Strategy Rules: Five Timeless Lessons from Bill Gates, Andy Grove, and Steve Jobs
Strategy Rules: Five Timeless Lessons from Bill Gates, Andy Grove, and Steve Jobs
by David B. Yoffie
Edition: Hardcover
Price: CDN$ 27.73
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5.0 out of 5 stars Valuable lessons to be learned from those who "paved an extraordinary path as the first generation of high tech superstar CEOs", Sept. 12 2015
As David Yoffie and Michael Cusumano explain in the Introduction, they had studied Bill Gates, Andy Grove, and Steve Jobs for more than 35 years when they began their collaboration on this book, one in which they share what they learned about three CEOs who "paved an extraordinary path as the first generation of high tech superstars." However different those three were in many respects, Yoffie and Cusumano identify and discuss five "commonalities" in terms of approach to the essentials of strategy and execution:

1. Look Forward, Reason Back
2. Make Big Bets, Without Betting the Company
3. Build Platforms AND Ecosystems -- Not Just Products
4. Exploit Leverage AND Power -- Play Judo AND Suma
5. Shape the Organization Around our Personal Anchor

I agree with them: "Gates, Grove, and Jobs owed part of their success to the explosion of activity launched by the invention of the personal computer, the advent of the Internet, and the widespread adoption of digital mobile devices. They were undoubtedly in the right place at the right time...[and] stand out because they achieved and maintained dominance in their industries, even as seismic shifts altered the landscape around them. In the process, they had a lasting impact on their companies, their sector, and their era." Yoffie and Cusumano devote a separate chapter to each of the "commonalities," providing an abundance of information, anecdotes, and insights.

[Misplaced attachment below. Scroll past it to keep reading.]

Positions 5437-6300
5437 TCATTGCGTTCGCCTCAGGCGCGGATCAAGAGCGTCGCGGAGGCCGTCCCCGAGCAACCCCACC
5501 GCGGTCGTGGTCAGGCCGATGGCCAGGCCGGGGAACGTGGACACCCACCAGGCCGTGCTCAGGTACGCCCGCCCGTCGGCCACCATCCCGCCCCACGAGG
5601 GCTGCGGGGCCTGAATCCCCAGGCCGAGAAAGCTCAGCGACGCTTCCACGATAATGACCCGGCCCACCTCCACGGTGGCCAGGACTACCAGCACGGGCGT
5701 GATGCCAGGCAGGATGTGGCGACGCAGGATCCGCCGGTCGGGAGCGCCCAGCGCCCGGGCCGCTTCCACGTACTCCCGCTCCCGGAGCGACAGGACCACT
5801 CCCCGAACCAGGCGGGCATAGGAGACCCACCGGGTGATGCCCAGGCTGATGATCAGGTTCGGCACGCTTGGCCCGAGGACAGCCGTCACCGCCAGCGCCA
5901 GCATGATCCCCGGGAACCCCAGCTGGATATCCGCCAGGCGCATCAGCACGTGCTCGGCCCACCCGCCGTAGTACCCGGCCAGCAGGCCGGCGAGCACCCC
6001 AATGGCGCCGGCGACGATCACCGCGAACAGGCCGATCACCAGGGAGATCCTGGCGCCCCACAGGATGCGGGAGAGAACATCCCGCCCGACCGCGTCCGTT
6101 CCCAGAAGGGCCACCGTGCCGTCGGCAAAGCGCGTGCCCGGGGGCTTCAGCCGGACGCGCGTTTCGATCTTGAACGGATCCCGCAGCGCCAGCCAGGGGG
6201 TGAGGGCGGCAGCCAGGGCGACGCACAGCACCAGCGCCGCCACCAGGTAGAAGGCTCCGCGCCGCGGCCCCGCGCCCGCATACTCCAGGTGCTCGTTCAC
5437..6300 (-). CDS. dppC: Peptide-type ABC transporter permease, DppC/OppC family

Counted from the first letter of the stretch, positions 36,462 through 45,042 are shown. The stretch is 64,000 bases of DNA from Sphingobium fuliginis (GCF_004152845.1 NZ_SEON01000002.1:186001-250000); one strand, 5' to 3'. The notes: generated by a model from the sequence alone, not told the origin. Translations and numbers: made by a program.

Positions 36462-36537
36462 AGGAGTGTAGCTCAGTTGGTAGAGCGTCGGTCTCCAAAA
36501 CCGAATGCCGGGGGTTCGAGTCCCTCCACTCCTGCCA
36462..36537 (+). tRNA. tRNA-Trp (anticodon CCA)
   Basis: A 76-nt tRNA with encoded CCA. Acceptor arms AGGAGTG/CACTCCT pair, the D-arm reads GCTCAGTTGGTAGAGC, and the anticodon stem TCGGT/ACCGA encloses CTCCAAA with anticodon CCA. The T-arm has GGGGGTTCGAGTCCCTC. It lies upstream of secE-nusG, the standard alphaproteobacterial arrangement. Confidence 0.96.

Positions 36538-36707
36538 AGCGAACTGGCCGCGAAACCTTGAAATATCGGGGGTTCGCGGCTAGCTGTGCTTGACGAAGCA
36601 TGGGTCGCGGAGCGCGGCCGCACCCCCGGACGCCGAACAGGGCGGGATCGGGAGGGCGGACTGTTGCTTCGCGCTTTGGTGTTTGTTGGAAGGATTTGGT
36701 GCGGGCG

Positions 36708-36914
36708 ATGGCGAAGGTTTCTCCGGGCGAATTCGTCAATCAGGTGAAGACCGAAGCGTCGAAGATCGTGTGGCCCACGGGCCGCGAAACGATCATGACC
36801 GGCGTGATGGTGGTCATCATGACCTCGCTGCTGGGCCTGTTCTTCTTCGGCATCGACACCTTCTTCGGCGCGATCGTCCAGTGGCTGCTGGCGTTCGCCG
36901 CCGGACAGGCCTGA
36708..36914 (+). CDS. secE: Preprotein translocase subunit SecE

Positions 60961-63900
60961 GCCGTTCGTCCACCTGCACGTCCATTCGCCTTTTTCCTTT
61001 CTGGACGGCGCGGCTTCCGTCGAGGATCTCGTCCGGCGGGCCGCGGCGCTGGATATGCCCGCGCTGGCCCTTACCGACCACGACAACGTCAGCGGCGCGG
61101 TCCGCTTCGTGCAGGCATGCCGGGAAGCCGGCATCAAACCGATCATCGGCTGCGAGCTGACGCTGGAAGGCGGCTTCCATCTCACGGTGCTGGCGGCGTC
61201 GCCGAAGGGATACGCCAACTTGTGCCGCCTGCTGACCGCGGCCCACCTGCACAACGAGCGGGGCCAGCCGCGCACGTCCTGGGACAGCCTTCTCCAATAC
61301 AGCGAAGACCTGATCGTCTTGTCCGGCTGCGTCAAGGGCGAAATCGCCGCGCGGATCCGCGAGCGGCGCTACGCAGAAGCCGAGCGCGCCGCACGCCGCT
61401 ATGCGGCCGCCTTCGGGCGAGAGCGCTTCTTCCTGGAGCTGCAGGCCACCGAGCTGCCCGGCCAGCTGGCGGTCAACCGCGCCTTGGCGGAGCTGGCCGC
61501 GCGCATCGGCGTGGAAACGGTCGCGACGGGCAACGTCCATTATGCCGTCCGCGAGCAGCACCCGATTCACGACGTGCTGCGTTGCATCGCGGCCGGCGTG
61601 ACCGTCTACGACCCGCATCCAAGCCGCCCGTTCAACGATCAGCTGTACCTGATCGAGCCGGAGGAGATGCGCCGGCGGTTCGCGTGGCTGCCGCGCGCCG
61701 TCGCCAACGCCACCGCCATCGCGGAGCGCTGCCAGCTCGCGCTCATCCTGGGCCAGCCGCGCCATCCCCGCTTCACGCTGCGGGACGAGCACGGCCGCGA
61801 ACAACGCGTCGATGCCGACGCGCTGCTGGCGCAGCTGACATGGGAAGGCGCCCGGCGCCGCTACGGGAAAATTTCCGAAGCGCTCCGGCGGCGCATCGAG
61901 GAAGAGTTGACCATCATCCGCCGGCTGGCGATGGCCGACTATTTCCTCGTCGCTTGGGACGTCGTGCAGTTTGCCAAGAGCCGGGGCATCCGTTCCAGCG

The first three chapters examine the basic strategy rules that help drive Gates, Grove, and Jobs to their greatest successes. The next two chapters analyze and illustrate the execution guides that all three followed at the tactical and organizational levels. The Conclusion summarizes what is required of other business leaders to master and execute the five strategy rules. These are among the several dozen passages of greatest interest and value to me, also listed to suggest the scope of Yoffie and Cusumano's coverage:

o Mastering the Rules of Strategy (Pages 2-9)
o The Three CEOs: A Briefing (9-18)
o Analogies in Game Theory and Chess (26)
o Lessons from the Masters: Look Forward, Reason Back, Part 1 (27-32)
o Lessons from the Masters: Look Forward, Reason Back, Part 2 (58-59)
o Bet Big to Change the Game (63-72)
o Cannibalize Your Own Business (79-85)
o Lessons from the Masters: Make Big Bets, Without Betting the Company (91-92)
o Think Ecosystems, Not Just Platforms (109-115)
o Lessons from the Masters: Build Platforms AND Ecosystems -- Not Just Products (128-130)
o Stay Under the Radar (134-139)
o Keep Your Enemies Close (139-143)